The '99 Bonfire game against Texas was healing moment for Aggies
"I really felt more pressure in that game than in any game I've ever coached. I just couldn't envision us not winning the game," said former Texas A&M head football coach R.C. Slocum.
Slocum coached the Aggies from 1989-2002. He says his most significant moment was the 1999 Lonestar Showdown with Texas.
"I'm glad to say our players did a great job of playing through all the emotions, did a great job of preparing, and then did a great job of playing against a really good football team," said Slocum.
The 106th meeting of the Aggies and Longhorns almost didn't happen. The Bonfire tack fell at 2:42 a.m. on November 18, 1999. It was a week before it would have burned to mark the rivalry game.
For a few days, thoughts of the game faded into the background. Slocum and his team went down to the bonfire site to help move logs.
"They were still going through a process of removing logs and trying to find if there were any other survivors or causalities, so the team went over there, coaching staff, and said we'll just put everything on hold right now," said Slocum.
After a meeting with Slocum and A&M administration, it was decided that the game would be played.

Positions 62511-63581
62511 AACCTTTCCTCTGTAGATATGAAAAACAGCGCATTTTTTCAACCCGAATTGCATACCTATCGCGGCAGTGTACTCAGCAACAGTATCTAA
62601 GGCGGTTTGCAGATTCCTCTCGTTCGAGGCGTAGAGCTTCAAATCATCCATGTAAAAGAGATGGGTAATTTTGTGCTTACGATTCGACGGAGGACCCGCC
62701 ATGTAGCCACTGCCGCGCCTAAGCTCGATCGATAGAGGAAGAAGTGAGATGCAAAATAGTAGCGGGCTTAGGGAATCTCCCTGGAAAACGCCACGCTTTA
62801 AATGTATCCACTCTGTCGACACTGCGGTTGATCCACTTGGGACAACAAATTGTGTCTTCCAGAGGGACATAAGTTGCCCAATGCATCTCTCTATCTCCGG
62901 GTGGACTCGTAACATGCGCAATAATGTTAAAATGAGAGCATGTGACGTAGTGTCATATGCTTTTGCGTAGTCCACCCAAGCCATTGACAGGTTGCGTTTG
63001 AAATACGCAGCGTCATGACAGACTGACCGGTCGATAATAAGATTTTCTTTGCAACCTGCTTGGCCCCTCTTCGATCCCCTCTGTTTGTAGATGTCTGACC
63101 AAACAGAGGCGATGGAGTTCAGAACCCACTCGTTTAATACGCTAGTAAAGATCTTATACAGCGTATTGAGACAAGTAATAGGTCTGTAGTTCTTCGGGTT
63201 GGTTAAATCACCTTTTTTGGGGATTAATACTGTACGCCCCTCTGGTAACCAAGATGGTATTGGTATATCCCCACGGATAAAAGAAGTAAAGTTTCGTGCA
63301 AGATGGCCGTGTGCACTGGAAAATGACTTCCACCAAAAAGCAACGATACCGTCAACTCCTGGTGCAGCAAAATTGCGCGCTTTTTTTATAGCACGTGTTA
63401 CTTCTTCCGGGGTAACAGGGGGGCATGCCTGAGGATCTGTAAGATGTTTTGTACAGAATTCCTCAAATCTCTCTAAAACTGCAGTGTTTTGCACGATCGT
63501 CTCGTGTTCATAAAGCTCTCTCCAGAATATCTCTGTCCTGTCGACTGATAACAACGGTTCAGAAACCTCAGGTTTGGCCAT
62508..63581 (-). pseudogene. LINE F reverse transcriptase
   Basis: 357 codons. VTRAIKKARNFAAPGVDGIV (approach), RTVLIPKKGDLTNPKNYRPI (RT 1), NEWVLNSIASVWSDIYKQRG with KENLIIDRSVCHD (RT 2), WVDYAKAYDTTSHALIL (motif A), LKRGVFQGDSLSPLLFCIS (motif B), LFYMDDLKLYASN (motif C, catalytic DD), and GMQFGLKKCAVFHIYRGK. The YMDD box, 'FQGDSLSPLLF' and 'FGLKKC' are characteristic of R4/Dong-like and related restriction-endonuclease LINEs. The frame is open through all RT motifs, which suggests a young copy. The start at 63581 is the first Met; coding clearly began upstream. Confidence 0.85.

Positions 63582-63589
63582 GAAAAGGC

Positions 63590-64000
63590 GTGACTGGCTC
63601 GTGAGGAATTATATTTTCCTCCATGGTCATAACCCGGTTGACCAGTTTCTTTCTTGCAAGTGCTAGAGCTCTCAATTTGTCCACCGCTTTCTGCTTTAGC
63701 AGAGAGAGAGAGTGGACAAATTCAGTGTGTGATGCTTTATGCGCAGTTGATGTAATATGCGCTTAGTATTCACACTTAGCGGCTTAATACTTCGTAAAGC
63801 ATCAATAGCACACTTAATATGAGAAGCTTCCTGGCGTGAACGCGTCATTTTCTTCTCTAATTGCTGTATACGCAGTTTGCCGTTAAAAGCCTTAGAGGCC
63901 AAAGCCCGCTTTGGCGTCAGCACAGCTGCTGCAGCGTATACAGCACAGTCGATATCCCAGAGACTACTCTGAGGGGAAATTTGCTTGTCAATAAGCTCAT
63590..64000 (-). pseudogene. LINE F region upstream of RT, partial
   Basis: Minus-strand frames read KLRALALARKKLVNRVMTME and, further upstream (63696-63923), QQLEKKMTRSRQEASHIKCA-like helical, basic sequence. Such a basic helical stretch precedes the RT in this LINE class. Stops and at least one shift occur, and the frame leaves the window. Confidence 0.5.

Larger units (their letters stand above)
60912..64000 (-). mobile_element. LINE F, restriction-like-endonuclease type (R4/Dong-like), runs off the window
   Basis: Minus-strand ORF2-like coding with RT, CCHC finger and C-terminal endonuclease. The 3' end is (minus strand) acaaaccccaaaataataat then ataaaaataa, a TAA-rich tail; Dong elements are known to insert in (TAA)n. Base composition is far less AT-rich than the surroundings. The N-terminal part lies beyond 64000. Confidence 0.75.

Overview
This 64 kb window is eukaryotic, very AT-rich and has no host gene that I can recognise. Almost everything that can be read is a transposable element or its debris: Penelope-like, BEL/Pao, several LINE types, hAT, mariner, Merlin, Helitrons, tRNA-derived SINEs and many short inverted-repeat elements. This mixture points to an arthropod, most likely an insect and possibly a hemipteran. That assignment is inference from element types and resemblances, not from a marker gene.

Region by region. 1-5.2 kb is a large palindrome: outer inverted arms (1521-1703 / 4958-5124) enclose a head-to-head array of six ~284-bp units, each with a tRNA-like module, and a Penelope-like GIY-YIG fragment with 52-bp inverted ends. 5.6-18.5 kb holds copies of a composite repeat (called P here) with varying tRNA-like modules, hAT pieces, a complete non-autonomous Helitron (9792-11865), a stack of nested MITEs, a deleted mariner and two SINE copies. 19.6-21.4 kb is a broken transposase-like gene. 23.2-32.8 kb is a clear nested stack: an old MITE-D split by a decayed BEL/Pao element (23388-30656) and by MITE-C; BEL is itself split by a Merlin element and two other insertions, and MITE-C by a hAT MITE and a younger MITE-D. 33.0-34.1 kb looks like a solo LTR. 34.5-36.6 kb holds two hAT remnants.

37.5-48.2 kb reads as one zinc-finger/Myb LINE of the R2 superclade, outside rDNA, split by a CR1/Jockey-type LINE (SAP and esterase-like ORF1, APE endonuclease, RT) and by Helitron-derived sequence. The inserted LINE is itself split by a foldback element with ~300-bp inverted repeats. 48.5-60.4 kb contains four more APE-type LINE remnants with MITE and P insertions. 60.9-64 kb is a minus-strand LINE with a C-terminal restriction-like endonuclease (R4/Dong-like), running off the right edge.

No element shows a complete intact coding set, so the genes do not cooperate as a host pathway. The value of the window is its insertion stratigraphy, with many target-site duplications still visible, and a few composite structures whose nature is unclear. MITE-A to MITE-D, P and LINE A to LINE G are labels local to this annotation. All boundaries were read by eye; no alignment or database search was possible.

"My feelings were that the A&M family, our players, our students, rather than all them scattering and going home to families and being out of pocket I thought that we could draw strength from each other if we had the game and stayed around and stayed with each other," said Slocum.
That feeling of friendship and camaraderie echoed in Austin. In a show of support, Texas head football coach Mack Brown led a memorial service instead of the tradition 'Hex Rally.' Eight days after stack fell, more than 86,000 fans packed Kyle Field as A&M took on Texas.
"There had been so much sorrow during that week and emotion and preparation and campus was covered with media. It was the talk constantly in the news cycle, and I didn't want to burden the players down that they had to go win the game. But we owe it, your obligation is to number one have good preparation, and number two play as well as you can play, give great effort, leave it all on the field," said Slocum.
The Aggies jumped out to an early 6-0 lead but found themselves down at halftime 16-6. At the half, the rivalry game paused. The University of Texas band paid their respects with a touching performance. It's a moment many fans remember to this day.
In the second half, the Aggie defense took over only allowing the Longhorns two first downs. With 5:02 left in the game, quarterback Randy McCown threw a 14-yard touchdown pass to Matt Bumgardner for what would be the game-winning score.
The defense shut it down from there, Jay Brooks forced a fumble and Brian Gamle recovered it sealing the 20-16 victory.
"The bonfire game and the impact it had on everybody here at A&M that it was a time of healing for us. That we needed to win that game and we did and give us a little relief in how we were all feeling," said Dave South, the former radio voice of the Aggies.
The win was not for the team, but for the Aggie community.